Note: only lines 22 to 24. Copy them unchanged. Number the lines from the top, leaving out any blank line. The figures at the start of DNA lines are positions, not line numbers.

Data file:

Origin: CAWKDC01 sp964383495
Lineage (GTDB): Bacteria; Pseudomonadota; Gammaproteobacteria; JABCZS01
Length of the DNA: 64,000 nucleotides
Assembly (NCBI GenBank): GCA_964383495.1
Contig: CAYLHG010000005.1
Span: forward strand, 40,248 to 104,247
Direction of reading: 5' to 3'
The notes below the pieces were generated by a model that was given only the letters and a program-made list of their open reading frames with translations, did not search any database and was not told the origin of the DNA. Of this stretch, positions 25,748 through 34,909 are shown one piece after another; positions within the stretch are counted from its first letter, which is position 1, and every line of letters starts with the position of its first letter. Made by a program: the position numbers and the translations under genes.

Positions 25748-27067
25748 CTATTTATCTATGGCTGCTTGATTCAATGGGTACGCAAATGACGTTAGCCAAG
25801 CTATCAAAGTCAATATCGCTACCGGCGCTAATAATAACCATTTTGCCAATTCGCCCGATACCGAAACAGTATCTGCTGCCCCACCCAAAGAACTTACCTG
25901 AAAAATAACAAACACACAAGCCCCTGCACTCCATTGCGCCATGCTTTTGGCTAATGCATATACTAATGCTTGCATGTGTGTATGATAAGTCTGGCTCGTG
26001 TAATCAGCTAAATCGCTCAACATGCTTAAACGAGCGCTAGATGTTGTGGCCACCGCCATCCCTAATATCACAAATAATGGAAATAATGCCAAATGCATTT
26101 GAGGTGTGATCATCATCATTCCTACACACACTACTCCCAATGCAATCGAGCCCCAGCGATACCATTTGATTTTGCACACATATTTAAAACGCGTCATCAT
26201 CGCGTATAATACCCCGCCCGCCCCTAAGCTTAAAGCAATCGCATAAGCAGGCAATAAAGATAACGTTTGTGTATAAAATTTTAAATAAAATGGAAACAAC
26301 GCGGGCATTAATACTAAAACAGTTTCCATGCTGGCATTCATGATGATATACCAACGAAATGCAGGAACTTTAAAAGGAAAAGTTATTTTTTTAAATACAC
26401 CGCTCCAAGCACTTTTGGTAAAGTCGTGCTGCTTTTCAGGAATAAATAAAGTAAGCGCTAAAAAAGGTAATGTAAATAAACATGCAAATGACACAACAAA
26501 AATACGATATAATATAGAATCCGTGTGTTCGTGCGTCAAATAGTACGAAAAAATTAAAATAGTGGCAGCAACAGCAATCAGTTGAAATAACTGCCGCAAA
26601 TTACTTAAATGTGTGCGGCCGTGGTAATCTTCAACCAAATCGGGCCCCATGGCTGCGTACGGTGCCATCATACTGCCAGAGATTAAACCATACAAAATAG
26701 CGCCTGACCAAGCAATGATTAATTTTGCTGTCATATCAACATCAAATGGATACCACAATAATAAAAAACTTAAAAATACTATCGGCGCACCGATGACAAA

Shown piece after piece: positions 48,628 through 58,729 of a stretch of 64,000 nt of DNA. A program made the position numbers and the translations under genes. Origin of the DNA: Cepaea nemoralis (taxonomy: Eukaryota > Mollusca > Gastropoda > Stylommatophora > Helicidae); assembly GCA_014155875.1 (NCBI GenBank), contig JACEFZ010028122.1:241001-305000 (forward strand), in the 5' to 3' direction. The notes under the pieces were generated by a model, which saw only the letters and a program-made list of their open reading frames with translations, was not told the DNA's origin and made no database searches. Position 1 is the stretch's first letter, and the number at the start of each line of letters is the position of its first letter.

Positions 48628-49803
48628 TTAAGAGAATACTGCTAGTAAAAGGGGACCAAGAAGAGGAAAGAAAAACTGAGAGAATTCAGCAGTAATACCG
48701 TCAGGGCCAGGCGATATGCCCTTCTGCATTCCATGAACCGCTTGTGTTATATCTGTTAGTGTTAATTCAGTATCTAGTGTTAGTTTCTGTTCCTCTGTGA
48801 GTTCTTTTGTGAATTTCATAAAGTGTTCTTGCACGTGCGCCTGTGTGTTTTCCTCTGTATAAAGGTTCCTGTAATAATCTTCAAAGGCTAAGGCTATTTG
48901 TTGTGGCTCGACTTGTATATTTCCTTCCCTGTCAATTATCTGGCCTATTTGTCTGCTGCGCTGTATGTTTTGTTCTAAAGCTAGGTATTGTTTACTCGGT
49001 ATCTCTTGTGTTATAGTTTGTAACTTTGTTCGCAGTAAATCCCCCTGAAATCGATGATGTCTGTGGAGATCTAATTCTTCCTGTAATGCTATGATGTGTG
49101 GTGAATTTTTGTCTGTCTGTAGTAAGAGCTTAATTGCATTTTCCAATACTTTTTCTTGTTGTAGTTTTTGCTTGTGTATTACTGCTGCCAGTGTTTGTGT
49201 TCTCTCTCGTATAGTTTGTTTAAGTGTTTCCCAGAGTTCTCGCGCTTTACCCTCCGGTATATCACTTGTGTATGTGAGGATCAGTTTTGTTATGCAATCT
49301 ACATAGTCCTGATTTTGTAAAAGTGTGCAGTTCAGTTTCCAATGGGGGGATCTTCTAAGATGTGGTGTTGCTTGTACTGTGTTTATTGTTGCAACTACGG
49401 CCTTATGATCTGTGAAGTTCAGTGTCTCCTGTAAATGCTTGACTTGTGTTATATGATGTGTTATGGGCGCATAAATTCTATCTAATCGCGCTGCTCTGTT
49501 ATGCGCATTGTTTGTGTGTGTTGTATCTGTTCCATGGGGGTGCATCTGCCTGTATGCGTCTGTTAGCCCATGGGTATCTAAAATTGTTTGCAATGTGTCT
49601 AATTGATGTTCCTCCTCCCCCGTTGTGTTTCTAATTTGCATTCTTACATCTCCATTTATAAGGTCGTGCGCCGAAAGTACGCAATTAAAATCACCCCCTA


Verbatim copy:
Positions 48628-49803
48628 TTAAGAGAATACTGCTAGTAAAAGGGGACCAAGAAGAGGAAAGAAAAACTGAGAGAATTCAGCAGTAATACCG
48701 TCAGGGCCAGGCGATATGCCCTTCTGCATTCCATGAACCGCTTGTGTTATATCTGTTAGTGTTAATTCAGTATCTAGTGTTAGTTTCTGTTCCTCTGTGA